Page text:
History tells us a few things we might expect from Nebraska and Oklahoma. For instance, it is a good bet that the game will be exciting, full of suspense. The home field seems to mean little, since visitors have won as many Games of the Decade as they have lost. Nor does being a favorite mean much, since the underdog has won half the time. The most revealing fact of all is that the team most reliant on the forward pass tends to lose. This could be taken as a bad omen for Nebraska. But it is also true that the team that wins the biggie usually does it with the aid of a pass—somewhere, somehow.
It emerges that the average number of Games of the Decade in, alas, a decade is four. Roughly every other season one comes along, one with the necessary ingredients of a long and proper buildup, unbeaten opponents, a national honor at stake and, when possible, some glamorous stars, if not an O.J. Simpson or a Bubba Smith or a Tom Harmon or a Glenn Davis and Doc Blanchard, at least a Jerry Tagge, a Jack Mildren, a Greg Pruitt and a Johnny Rodgers.
The decade which produced the most big games between No. 1 and No. 2 teams was the 1960s. Virtually every season, in a bowl if nowhere else, a No. 1 met a No. 2, or at least a No. 3. But the best single season for Games of the Decade was 1935 when there were three that captured the fancy of everyone. First, at midseason, Notre Dame and Ohio State, undefeated and untied, met at Columbus, and the Irish won in the last minute 18-13. A few weeks later Princeton and Dartmouth, undefeated and untied, met in a blizzard at Palmer Stadium, and the Tigers romped 26-6.
With these two Games of the Decade out of the way, the nation turned to a new area which was struggling for attention, the Southwest. Thus, on Nov. 30, a week after Princeton-Dartmouth, 40,000 converged on a 24,000-seat stadium in Fort Worth for a TCU-SMU encounter that would decide the Rose Bowl invitation and the winner of the Knute Rockne trophy for the national championship.
All of the world's leading football authorities, including Grantland Rice, were present that day in a bewildered Texas city to get bewildered themselves by a fellow named Sam Baugh, who threw 43 passes, an unheard-of number in those days. SMU won, despite Baugh, in a 20-14 classic decided on a sensational pass play, while people drove their automobiles through wire fences in order to get near the field.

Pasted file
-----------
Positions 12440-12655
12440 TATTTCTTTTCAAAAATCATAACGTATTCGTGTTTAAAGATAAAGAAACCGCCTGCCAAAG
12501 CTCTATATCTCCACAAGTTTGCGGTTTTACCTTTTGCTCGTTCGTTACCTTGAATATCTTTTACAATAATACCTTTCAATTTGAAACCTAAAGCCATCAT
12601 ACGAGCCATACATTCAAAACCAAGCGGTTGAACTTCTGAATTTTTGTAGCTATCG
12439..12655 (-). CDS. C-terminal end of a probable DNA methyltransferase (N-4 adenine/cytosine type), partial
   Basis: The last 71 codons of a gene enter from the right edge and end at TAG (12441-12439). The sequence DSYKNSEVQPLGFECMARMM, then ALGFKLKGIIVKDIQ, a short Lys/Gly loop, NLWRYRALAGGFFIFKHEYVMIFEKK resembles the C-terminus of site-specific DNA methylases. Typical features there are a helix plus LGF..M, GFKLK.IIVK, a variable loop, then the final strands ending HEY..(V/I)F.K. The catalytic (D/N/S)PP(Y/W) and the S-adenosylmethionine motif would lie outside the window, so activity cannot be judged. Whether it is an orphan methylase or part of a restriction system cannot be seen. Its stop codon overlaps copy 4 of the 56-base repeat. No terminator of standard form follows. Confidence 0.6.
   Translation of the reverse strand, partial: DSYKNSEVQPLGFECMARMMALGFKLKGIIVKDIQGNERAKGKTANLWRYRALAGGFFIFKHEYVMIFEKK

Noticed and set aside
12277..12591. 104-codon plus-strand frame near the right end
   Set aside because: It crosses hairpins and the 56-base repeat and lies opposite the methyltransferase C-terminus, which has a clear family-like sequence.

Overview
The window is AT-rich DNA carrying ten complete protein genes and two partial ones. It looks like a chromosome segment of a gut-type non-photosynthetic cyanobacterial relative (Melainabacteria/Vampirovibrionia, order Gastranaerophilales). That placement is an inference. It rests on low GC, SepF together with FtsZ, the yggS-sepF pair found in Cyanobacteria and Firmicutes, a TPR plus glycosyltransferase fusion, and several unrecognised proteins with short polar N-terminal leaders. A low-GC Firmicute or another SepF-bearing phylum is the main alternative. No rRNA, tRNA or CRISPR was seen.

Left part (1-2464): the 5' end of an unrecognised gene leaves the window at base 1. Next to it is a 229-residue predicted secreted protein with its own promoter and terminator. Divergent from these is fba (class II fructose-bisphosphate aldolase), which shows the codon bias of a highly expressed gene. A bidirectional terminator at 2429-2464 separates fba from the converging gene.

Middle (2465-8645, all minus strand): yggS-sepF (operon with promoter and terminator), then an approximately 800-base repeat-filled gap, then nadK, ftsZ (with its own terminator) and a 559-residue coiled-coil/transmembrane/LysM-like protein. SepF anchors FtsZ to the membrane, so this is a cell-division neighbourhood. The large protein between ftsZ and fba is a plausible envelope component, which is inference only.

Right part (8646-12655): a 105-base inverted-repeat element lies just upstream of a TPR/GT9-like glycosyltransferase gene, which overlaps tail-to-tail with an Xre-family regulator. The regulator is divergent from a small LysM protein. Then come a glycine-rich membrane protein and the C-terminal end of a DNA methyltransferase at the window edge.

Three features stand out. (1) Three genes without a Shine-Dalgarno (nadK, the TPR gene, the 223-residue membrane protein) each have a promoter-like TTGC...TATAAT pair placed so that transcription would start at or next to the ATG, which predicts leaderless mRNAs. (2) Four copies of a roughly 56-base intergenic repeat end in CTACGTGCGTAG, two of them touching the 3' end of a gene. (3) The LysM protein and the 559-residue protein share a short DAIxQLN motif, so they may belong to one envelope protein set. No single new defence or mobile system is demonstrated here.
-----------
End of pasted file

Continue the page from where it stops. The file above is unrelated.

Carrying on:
These days, happily, no such measures are necessary in order for even 40 million people to watch a Game of the Decade. Most of the games have been turning up on television, and so will Nebraska-Oklahoma, at 2:30 E.S.T., check your local listings.
This particular Game of the Decade will match two teams as different as sprinters and weight lifters. Nebraska is a complete team, coupling a well-balanced attack with an iron defense. Oklahoma is all offense, most of it rushing out of the fashionable Wishbone T. Nebraska likes to probe and hammer, run and pass, work toward field position, and hold that line. Oklahoma only wants the football, and it will almost collapse that line in order to get it, the theory being that the Sooners will simply out-score you.
The statistics are telling on both sides. Devaney's Cornhuskers have allowed only 172 yards per game—best in the U.S.—and a mere 6.4 points per game, while offensing for 441 yards per game.
Meanwhile, Oklahoma has rushed for 481 yards per game, has a total offense of 563 yards per game and has scored 45 points per game—all tops in the country.
Nebraska thinks of itself as a team without stars, but stars have emerged. Jerry Tagge, the quarterback, is a star. He is big, strong, can pass to perfection, read defenses and lead. Johnny Rodgers is a game-breaker at running, catching and returning.